Positive selection in MAOA gene is human exclusive: determination of the putative amino acid change selected in the human lineage
- First Online:
- Cite this article as:
- Andrés, A.M., Soldevila, M., Navarro, A. et al. Hum Genet (2004) 115: 377. doi:10.1007/s00439-004-1179-6
- 214 Downloads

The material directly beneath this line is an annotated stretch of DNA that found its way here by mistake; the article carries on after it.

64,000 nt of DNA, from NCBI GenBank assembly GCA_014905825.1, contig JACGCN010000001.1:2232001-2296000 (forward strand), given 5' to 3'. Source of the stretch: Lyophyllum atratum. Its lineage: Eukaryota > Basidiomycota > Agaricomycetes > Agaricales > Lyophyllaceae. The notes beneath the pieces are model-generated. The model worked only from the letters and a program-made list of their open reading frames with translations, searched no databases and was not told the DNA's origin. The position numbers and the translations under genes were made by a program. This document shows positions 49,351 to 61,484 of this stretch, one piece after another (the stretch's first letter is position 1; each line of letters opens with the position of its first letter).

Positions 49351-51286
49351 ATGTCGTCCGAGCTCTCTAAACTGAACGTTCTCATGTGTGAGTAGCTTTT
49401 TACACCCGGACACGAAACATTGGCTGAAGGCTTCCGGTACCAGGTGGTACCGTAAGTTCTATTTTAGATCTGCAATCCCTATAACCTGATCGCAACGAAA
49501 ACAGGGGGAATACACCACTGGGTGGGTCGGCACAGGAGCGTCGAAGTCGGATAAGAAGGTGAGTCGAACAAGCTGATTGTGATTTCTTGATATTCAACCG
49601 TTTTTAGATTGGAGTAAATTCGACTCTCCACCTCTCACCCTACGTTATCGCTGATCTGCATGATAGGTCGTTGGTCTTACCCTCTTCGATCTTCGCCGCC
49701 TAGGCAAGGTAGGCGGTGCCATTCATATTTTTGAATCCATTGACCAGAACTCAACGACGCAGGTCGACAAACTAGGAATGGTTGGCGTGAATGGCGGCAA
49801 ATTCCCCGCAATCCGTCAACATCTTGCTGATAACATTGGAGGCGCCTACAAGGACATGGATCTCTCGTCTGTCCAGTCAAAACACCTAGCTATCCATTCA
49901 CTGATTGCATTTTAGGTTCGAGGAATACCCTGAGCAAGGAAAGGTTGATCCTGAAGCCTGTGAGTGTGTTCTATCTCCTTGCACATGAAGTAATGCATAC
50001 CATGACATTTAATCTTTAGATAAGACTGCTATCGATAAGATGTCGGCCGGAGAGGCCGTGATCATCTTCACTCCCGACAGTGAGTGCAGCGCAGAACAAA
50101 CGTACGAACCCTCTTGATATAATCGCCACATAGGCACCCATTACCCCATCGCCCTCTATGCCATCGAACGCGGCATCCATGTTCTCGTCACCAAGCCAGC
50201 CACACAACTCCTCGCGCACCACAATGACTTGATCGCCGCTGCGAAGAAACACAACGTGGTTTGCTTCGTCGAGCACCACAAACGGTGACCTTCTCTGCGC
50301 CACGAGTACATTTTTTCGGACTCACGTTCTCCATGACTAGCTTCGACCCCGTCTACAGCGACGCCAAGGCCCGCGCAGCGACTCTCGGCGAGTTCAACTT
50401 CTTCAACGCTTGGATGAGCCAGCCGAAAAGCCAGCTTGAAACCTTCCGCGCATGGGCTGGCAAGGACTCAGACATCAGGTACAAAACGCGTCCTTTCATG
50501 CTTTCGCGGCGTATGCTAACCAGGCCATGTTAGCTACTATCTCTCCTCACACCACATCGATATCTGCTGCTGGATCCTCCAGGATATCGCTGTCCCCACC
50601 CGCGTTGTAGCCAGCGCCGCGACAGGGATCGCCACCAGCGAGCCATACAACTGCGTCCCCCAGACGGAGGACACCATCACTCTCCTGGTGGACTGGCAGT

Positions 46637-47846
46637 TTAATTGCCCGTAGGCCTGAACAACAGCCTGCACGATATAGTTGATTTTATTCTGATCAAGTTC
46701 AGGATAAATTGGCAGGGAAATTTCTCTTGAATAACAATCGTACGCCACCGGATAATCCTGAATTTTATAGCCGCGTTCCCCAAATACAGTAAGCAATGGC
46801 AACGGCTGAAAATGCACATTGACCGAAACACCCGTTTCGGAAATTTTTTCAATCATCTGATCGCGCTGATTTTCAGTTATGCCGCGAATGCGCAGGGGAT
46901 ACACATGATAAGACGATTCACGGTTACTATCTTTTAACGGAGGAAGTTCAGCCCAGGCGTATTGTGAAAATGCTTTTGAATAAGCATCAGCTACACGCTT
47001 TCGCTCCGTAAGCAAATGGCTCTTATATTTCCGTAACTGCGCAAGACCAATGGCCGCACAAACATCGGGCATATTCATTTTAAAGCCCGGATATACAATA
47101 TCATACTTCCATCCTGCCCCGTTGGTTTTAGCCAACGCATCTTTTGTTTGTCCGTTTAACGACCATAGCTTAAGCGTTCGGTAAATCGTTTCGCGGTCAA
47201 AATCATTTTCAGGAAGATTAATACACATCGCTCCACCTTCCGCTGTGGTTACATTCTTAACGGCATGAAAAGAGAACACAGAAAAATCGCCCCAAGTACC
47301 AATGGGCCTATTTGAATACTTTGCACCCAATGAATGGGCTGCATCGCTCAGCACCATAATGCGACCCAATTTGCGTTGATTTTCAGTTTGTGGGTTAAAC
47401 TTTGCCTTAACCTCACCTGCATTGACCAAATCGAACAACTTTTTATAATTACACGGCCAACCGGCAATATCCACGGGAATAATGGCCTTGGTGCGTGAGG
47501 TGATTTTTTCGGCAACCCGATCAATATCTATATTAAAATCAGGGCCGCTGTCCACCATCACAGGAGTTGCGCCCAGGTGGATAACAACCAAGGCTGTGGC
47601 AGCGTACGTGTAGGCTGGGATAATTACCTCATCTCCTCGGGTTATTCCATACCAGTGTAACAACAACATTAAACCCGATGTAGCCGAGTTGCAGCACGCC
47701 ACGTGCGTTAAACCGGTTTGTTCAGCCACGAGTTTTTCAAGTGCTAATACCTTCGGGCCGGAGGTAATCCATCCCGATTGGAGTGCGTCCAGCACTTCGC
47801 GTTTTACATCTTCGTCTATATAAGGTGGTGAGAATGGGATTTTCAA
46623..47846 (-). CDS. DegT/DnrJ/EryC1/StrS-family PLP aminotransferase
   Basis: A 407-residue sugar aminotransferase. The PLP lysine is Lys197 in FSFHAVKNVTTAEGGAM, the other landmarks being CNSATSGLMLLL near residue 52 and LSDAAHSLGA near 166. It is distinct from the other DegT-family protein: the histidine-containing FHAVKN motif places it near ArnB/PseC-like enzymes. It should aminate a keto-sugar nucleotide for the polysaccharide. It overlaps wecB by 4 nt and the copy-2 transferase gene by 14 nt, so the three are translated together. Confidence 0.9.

Monoamine oxidase A (MAOA) is the X-linked gene responsible for deamination and subsequent degradation of several neurotransmitters and other amines. Among other activities, the gene has been shown to play a role in locomotion, circadian rhythm, and pain sensitivity and to have a critical influence on behavior and cognition. Previous studies have reported a non-neutral evolution of the gene attributable to positive selection in the human lineage. To determine whether this selection was human-exclusive or shared with other species, we performed a population genetic analysis of the pattern of nucleotide variation in non-human species, including bonobo, chimpanzee, gorilla, and orangutan. Footprints of positive selection were absent in all analyzed species, suggesting that positive selection has been recent and unique to humans. To determine which human-unique genetic changes could have been responsible for this differential evolution, the coding region of the gene was compared between human, chimpanzee, and gorilla. Only one human exclusive non-conservative change is present in the gene: Glu151Lys. This human substitution affects protein dimerization according to a three-dimensional structural model that predicts a non-negligible functional shift. This is the only candidate position at present to have been selected to fixation in humans during an episode of positive selection. Divergence analysis among species has shown that, even under positive selection in the human lineage, the MAOA gene did not experience accelerated evolution in any of the analyzed lineages, and that tools such as Ka/Ks would not have detected the selective history of the gene.